Music in my head
Before modern methods of neuroimaging were developed, researchers studied the musical abilities of the brain, observing patients (including famous composers) with various disorders of its activity due to trauma or stroke. So, in 1933, the French composer Maurice Ravel had symptoms of local cerebral degeneration – a disease accompanied by atrophy of certain parts of the brain tissue. The composer’s mental abilities were not affected: he remembered his old works and played scales well. But he could not compose music. Speaking about his alleged opera Joan of Arc, Ravel admitted: “The opera is in my head, I hear it, but I never write. It’s over. I’m not able to compose music anymore.” He died four years after a failed neurosurgical operation. The history of his illness gave rise among scientists the idea that the brain is deprived of a specialized music center.
The hypothesis was confirmed by the case of another famous musician. After a stroke suffered in 1953, the Russian composer Vissarion Shebalin was paralyzed and ceased to understand speech, but until his death, which followed 10 years later, he retained the ability to compose. Thus, the assumption of independent processing of musical and speech information turned out to be true. However, more recent studies have made corrections related to two common features of music and language: both mental functions are a means of communication and have a syntax – a set of rules that determine the proper combination of elements (notes and words, respectively). According to Aniruddh Patel of the Institute of Neurobiology in San Diego, studies using neuroimaging techniques indicate that the frontal (frontal) cortex provides the correct construction of linguistic and musical syntaxes, and other parts of the brain are responsible for processing related components of language and music.
We also got a complete picture of how the brain responds to music. The auditory system, like all other sensory systems of the body, has a hierarchical organization. It consists of a chain of centers that process nerve signals sent from the ear to the higher section of the auditory analyzer – the auditory cortex. Processing of sounds (for example, musical tones) begins in the inner ear (cochlea), sorting complex sounds (made, for example, by a violin) into component elementary frequencies. Then, through the fibers of the auditory nerve, tuned to a different frequency, the cochlea sends information in the form of a sequence of neural discharges (pulses) to the brain. As a result, they reach the auditory cortex in the temporal lobes of the brain, where each cell responds to sounds of a certain frequency. The frequency tuning curves of neighboring cells overlap, i.e. there are no gaps between them, and a frequency map of sounds is formed on the surface of the auditory cortex.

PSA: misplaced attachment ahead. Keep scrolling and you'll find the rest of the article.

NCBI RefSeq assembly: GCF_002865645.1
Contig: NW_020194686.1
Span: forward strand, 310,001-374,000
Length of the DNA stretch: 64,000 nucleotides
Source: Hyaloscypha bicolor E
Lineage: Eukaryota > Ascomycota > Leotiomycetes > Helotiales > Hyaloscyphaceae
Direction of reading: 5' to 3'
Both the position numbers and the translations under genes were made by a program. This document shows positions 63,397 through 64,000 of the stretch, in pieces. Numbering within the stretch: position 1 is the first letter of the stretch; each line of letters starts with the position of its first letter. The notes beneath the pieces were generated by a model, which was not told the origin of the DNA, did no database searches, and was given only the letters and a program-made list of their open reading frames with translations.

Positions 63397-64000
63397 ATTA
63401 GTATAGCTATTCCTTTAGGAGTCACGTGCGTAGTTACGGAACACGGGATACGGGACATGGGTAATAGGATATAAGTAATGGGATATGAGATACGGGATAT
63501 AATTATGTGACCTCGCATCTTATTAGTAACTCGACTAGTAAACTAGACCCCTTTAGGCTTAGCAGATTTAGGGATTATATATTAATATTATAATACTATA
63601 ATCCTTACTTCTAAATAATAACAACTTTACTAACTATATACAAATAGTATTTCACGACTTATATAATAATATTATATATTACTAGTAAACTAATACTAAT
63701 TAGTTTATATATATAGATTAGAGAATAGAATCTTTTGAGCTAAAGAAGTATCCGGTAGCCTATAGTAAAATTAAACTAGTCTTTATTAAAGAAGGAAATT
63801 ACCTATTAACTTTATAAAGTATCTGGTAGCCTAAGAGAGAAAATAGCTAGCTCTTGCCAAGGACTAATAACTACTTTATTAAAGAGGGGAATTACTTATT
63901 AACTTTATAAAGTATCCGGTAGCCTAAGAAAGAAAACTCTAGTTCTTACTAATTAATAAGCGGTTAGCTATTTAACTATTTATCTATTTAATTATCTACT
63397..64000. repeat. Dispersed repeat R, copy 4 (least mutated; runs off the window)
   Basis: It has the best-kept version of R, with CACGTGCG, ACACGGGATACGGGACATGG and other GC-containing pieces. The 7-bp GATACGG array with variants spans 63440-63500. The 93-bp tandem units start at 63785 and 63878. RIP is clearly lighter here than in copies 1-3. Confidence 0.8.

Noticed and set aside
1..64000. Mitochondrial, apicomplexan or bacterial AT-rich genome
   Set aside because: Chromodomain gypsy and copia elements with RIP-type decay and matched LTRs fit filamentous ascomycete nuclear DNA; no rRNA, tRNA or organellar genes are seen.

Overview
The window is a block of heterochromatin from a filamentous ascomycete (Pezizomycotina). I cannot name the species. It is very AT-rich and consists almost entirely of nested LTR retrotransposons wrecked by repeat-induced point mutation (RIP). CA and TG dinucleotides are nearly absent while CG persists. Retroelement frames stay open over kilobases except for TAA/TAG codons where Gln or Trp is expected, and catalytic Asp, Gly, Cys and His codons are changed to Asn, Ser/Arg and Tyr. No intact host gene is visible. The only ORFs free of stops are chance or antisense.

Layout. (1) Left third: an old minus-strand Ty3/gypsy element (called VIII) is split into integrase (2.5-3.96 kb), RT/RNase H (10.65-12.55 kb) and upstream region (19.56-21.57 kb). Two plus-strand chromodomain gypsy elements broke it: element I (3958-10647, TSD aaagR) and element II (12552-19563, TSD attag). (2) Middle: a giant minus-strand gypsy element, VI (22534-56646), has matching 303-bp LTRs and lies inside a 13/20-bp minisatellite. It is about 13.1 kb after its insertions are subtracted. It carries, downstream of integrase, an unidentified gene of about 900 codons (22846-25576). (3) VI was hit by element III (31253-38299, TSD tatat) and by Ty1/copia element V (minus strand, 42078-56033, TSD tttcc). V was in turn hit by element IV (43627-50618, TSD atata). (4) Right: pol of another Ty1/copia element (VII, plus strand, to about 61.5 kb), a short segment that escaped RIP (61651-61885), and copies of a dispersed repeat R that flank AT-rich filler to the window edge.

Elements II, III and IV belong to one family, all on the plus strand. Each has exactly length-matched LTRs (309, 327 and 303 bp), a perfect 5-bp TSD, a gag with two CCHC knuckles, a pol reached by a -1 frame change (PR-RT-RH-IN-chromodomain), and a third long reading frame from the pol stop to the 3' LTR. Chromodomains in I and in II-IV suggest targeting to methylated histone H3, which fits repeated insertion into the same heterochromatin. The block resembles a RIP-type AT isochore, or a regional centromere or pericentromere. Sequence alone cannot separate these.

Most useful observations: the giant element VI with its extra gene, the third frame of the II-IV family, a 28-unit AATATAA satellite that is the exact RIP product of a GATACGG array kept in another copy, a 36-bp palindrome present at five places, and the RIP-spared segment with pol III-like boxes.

The brain’s response to music is much more complicated. Music consists of a sequence of notes, and its perception depends on the brain’s ability to capture the relationship between sounds. Many of its areas are involved in the processing of various components of music. Take, for example, a tone that includes both frequency components and sound volume. At one time, researchers believed that cells tuned to a specific frequency, “hearing” it, always react the same way.
But in the late 1980s. Thomas M. McKenna and the author of this article questioned this view. In those years, we studied the reactions of the brain to sound circuits – complexes of sounds of increasing or decreasing pitch, which form the basis of any melody. We constructed melodies consisting of different contours using five identical tones, and then recorded the reactions of single neurons of the auditory cortex of a cat. It was found that the reactions of the cells (the number of discharges) depended on the position of the given tone in the melody: neurons could discharge more intensively if the tone was preceded by other tones than when it was the first in the melody. In addition, the cells reacted differently to the same tone, depending on whether it was part of an upward contour (in which the pitch of the sounds increased) or downward. This indicates the great importance of the pattern of the melody: the processing of information in the auditory system is significantly different from the simple relay of sounds in the phone or stereo.
Brain responses to music also depend on the listener’s experience and preparedness. They can change even under the influence of short-term training. So, for example, even 10 years ago, scientists believed that each cell of the auditory cortex was once and for all tuned to certain characteristics of sound. However, it turned out that the tuning of the cells can change: some neurons become hypersensitive to sounds that attract the attention of animals and are stored in their memory.